Most cichlids are aggressive carnivores and therefore, not recommended for an aquarium with triops. These predatory fish specialize in hunting and eating small, weak, or slow-moving aquatic creatures. Triops would make an easy meal for cichlids and won’t last long in a community tank environment.

Can Triops Live with Sea Monkeys?

Triops and sea monkeys aren’t meant to live together in captivity. Sea monkeys are herbivores and prefer saltier water. Triops prefer a freshwater environment and are omnivores, so they’d likely eat the sea monkeys if the opportunity presented itself.

Can Triops Live with Shrimp?

Cherry shrimp can be kept in a tank with triops, provided their well-fed and the tank is large enough with plenty of hiding places. Triops are opportunistic feeders and could prey up smaller crustaceans such as crab or shrimp. In fact, triops are cannibals and will even eat other if food is scarce.

Can Triops Live with Snails?

Adult pond snails like mysteries, nerites, and ramshorns can typically be kept in a tank with triops. Triops will eat the baby snails which not only provides them with a nutrient-rich source of food, but also helps control snail overpopulation.

Can Triops Live with Frogs?

Small amphibians such as the African dwarf frogs can typically live with triops in captivity. If the frogs are too big, underfed, or kept in a crowded community environment, they may eat the triops. Make sure the triops are full-grown before introducing them to a community tank with frogs.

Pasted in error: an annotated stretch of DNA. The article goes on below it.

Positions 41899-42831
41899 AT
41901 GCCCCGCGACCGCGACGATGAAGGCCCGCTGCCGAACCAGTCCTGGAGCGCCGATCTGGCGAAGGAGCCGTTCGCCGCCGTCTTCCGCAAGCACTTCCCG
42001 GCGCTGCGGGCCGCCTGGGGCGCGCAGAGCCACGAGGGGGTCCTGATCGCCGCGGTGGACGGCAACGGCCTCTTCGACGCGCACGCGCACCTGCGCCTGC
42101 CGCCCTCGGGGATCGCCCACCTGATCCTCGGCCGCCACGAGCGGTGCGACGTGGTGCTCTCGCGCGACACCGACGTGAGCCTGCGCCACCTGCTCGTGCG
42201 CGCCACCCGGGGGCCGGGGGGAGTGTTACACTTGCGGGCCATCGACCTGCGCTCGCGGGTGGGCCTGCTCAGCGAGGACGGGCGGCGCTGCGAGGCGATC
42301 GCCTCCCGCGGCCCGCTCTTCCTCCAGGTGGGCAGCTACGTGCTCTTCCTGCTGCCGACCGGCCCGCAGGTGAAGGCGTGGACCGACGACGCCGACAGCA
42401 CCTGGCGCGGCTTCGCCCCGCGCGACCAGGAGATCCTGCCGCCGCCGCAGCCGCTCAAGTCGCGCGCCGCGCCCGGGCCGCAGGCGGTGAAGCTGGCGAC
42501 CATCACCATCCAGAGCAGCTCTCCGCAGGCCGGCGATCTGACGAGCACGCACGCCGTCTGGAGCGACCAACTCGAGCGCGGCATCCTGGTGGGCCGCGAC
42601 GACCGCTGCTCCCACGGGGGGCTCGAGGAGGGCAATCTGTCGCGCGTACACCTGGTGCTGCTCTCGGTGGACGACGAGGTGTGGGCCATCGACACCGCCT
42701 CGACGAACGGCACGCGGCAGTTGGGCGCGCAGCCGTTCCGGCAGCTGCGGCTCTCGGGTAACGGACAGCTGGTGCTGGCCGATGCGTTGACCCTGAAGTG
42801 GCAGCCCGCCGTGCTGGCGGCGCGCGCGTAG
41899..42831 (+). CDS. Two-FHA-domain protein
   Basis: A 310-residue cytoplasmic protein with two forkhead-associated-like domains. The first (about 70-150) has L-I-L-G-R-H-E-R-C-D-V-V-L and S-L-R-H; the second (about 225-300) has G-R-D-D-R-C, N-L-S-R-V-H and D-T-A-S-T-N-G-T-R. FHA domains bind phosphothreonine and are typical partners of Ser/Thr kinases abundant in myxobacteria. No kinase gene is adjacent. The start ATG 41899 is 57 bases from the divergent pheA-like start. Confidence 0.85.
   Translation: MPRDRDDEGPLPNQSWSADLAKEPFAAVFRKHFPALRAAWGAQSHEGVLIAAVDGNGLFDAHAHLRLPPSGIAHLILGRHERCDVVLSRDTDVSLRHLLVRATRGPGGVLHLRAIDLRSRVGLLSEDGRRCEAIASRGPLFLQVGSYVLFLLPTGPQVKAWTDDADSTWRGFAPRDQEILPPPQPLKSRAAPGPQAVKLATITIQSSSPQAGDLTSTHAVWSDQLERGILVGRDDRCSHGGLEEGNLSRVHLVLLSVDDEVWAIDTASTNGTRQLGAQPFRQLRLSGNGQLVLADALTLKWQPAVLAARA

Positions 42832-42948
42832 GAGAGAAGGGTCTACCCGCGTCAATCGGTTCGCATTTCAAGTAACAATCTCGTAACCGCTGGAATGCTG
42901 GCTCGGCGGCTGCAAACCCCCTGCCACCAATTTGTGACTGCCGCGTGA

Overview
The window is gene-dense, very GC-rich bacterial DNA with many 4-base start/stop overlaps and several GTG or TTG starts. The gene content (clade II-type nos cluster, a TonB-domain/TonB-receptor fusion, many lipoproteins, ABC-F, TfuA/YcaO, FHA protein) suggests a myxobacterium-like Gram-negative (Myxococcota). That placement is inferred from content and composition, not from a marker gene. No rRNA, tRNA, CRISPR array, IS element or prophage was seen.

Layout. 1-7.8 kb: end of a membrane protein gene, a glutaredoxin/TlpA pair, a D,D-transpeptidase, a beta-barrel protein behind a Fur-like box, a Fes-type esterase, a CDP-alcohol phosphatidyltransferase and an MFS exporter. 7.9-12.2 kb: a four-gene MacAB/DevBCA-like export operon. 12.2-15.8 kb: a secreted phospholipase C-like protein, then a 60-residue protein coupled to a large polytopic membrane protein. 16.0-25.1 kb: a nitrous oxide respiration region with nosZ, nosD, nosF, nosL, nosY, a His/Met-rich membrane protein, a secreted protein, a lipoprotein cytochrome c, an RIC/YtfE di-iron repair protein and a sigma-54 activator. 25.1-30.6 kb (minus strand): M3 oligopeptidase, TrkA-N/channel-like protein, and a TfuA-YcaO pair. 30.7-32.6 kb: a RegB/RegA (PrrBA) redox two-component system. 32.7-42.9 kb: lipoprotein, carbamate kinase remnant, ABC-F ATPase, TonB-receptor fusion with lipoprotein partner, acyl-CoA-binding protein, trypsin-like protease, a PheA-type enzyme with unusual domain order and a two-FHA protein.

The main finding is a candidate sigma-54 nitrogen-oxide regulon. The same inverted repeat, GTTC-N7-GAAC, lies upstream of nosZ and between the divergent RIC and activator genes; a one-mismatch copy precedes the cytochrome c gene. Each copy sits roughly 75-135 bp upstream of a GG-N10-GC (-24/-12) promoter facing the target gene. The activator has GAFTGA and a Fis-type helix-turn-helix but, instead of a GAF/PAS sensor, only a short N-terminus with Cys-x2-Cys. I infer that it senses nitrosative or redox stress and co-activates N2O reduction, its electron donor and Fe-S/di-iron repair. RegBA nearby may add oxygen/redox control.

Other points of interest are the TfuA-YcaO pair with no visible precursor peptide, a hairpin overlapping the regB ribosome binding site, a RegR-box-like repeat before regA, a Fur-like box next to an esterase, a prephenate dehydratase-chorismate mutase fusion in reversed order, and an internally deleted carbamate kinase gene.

a lone triop

What do Triops Need in Their Tank?

Triops on their own need a clean, 5-gallon tank with fresh water. You can use natural spring water or tap water that’s been treated with a water conditioning or dechlorinating agent – don’t use mineral or distilled water. The temperature should be between 72- to 84-degrees F and have a pH of 7.0 to 9.0.

Since they originate in shallow ponds, they don’t need a filter and since the eggs are the size of a grain of sand, they’d probably be sucked up into it before they had a chance to hatch! An aquarium light is recommended but if you have the tank sitting under a lamp or in the sun, you may not need one.

To mimic their natural habitat, add some soft, sandy substrate and a few artificial or aquarium-safe live plants for decoration. Don’t add rocks or sticks you find in your backyard as they may leach harmful bacteria into the tank and poison your triops.

Are Triops Good Pets?

Triops make good pets if low cost and low maintenance are your main objectives. They need little more than a small aquarium and some food to survive. They’re not picky eaters so flaked and/or pellet food will suffice. And, since they live only 6 to 12 weeks in captivity, they’re also a low commitment option.

Final Thoughts

To conclude, triops are a species of freshwater crustacean that can be kept with small, peaceful, herbivorous fish in a community tank environment. Aggressive, carnivorous fish that are larger than 3 inches should never be kept with triops as they won’t survive for long.

In truth, triops are best kept alone in a species-only tank. They make good starter pets for kids or adults looking for a low cost, low maintenance, and low commitment alternative. Colorful and unique in appearance, why not give these little critters a try!

Thanks for reading and good luck with your aquarist hobby!